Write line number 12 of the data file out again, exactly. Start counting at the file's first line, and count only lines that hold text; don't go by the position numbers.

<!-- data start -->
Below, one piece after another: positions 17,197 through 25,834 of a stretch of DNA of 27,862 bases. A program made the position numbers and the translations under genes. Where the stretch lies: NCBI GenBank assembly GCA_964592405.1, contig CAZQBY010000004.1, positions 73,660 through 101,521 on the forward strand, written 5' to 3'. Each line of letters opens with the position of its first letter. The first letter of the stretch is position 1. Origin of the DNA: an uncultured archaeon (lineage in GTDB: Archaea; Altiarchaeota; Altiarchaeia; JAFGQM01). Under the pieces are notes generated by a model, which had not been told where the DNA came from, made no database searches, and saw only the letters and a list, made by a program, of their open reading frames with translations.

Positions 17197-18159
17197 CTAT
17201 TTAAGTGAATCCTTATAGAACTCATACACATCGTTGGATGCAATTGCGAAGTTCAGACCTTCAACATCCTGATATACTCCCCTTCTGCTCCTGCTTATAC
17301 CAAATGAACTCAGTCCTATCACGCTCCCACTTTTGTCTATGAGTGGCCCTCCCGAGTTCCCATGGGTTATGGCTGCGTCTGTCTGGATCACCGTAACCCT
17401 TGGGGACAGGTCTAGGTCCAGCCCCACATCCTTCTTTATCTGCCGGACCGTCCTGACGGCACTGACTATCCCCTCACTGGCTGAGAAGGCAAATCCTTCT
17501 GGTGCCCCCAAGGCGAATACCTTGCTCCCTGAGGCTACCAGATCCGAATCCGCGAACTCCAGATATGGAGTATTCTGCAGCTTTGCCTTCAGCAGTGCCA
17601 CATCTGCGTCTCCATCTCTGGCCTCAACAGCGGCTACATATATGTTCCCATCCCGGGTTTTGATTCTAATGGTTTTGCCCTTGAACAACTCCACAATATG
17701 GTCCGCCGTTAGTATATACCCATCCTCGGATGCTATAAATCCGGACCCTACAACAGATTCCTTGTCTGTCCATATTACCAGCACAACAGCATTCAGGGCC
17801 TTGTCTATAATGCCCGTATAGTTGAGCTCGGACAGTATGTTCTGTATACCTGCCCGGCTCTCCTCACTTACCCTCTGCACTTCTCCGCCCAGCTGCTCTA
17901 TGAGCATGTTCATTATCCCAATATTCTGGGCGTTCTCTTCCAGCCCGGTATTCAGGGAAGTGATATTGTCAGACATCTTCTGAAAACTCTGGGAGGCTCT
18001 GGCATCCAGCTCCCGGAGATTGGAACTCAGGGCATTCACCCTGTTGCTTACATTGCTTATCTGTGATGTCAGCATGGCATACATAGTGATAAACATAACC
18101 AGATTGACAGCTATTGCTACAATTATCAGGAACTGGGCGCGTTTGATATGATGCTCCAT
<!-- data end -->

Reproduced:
18001 GGCATCCAGCTCCCGGAGATTGGAACTCAGGGCATTCACCCTGTTGCTTACATTGCTTATCTGTGATGTCAGCATGGCATACATAGTGATAAACATAACC